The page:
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The Shop on Blossom Street Mass Market Paperback – May 1 2010


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Product Details

  • Mass Market Paperback: 400 pages
  • Publisher: Mira; Reprint edition (May 1 2010)
  • Language: English
  • ISBN-10: 0778328821
  • ISBN-13: 978-0778328827
  • Product Dimensions: 10.7 x 2.6 x 16.8 cm
  • Shipping Weight: 358 g
  • Average Customer Review: 4.4 out of 5 stars  See all reviews (15 customer reviews)
  • Amazon Bestsellers Rank: #445,661 in Books (See Top 100 in Books)

Product Description

From Publishers Weekly

A Seattle knitting store brings together four very different women in this earnest tale about friendship and love. Lydia Hoffman, a two-time cancer survivor, opens the shop A Good Yarn as a symbol of the new life she plans to lead. She starts a weekly knitting class, hoping to improve business and make friends in the area. The initial class project is a baby blanket, and Macomber (Changing Habits), a knitter herself who offers tips about the craft and pithy observations from knitting professionals throughout the novel, includes the knitting pattern at the start of the book. Well-heeled Jacqueline Donovan, who chooses to ignore her empty marriage, disguises her disdain for her pregnant daughter-in-law by knitting a baby blanket. Carol Girard joins the group as an affirmation of her hopes to finally have a successful in vitro pregnancy. Alix Townsend, a high school dropout with an absentee father and a mother incarcerated for forging checks, uses the class to satisfy a court-ordered community service sentence for a drug-possession conviction for which her roommate is really responsible. Unfortunately, Macomber doesn't get much below the surface of her characters, and, although they all have interesting back stories, the arc of each individual happy ending is too predictable. The only surprise involves Alix's hapless, overweight roommate, Laurel, and even this smacks of plot-driven manipulation. Macomber is an adept storyteller overall, however, and many will be entertained by this well-paced story about four women finding happiness and fulfillment through their growing friendships.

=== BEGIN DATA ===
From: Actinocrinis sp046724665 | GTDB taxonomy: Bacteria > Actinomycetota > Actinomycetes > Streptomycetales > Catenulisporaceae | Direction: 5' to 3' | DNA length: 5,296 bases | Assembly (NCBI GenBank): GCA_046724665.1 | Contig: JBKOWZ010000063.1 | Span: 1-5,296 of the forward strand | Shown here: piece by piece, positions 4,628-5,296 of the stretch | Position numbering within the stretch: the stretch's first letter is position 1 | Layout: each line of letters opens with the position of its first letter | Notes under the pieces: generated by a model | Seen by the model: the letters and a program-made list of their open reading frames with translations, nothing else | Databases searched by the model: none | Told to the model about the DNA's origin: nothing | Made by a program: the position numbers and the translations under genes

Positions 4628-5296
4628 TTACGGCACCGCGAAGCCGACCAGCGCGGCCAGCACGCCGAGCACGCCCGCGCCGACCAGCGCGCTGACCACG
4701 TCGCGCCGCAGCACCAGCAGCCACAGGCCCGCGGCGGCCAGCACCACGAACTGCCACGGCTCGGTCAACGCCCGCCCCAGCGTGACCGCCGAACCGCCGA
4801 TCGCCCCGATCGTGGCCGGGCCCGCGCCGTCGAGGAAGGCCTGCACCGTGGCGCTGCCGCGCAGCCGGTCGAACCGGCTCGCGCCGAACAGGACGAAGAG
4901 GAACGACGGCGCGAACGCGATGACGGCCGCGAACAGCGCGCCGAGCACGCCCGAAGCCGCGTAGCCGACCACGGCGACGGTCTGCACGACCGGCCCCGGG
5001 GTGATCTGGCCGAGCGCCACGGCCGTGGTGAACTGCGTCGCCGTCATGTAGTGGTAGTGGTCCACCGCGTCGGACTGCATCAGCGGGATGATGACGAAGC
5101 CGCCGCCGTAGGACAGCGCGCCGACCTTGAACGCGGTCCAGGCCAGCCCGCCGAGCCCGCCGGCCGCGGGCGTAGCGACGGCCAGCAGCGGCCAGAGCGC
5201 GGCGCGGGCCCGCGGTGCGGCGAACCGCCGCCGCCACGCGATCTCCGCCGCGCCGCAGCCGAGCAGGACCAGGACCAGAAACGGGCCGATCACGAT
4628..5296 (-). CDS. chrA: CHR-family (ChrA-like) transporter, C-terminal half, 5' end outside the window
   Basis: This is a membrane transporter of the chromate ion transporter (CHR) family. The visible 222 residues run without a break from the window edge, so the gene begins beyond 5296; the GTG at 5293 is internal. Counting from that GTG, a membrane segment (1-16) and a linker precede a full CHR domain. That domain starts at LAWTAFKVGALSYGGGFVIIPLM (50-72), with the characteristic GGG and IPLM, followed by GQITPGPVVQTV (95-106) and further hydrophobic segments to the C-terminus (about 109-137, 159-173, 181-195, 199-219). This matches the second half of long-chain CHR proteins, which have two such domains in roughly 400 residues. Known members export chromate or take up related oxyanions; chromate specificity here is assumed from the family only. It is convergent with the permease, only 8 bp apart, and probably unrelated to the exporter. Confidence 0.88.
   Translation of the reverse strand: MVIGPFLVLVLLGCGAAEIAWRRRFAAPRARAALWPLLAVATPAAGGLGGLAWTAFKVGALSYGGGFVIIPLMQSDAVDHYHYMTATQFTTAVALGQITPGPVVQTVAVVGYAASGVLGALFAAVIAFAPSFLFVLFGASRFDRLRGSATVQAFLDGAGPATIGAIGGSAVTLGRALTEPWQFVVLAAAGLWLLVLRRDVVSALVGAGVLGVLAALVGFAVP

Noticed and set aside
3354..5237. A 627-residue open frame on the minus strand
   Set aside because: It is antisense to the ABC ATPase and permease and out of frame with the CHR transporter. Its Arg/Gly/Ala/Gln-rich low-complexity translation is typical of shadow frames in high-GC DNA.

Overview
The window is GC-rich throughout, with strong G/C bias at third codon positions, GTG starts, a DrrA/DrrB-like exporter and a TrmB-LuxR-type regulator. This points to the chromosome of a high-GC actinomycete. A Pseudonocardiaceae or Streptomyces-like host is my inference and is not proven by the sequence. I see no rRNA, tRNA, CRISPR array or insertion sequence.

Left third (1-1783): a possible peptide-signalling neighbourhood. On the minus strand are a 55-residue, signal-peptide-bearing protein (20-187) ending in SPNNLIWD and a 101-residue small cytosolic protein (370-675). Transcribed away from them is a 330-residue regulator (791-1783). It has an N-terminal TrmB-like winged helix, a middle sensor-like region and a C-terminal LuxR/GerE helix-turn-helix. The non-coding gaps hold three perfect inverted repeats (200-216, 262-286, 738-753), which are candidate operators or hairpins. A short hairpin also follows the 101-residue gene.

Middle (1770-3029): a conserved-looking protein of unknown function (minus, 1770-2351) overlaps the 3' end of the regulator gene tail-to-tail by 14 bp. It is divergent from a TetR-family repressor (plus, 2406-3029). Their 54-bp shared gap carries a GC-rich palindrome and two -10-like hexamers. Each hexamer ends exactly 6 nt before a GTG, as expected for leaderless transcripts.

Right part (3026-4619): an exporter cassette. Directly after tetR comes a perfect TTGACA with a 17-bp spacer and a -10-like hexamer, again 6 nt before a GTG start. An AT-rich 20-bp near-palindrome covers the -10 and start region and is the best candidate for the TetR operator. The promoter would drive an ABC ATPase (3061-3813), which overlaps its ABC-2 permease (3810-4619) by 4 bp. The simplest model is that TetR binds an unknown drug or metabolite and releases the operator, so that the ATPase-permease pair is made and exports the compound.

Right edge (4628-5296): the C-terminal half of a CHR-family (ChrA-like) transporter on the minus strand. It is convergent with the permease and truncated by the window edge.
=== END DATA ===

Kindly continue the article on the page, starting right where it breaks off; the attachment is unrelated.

Copyright © Reed Business Information, a division of Reed Elsevier Inc. All rights reserved. --This text refers to the Hardcover edition.

Review

"Macomber is an adept storyteller.... Many will be entertained by this well-paced story about four women finding happiness and fulfillment through their growing friendship." -Publishers Weekly

"Four women brought together by their interest in knitting makes for an interesting read by bestselling novelist Debbie Macomber. . . . The Shop on Blossom Street shows the author's understanding of the heart of a woman." -The Sunday Oklahoman

"Macomber is a master storyteller; any one of these characters could have been a stereotype in less talented hands. Instead, these women and their stories are completely absorbing." -RT Book Reviews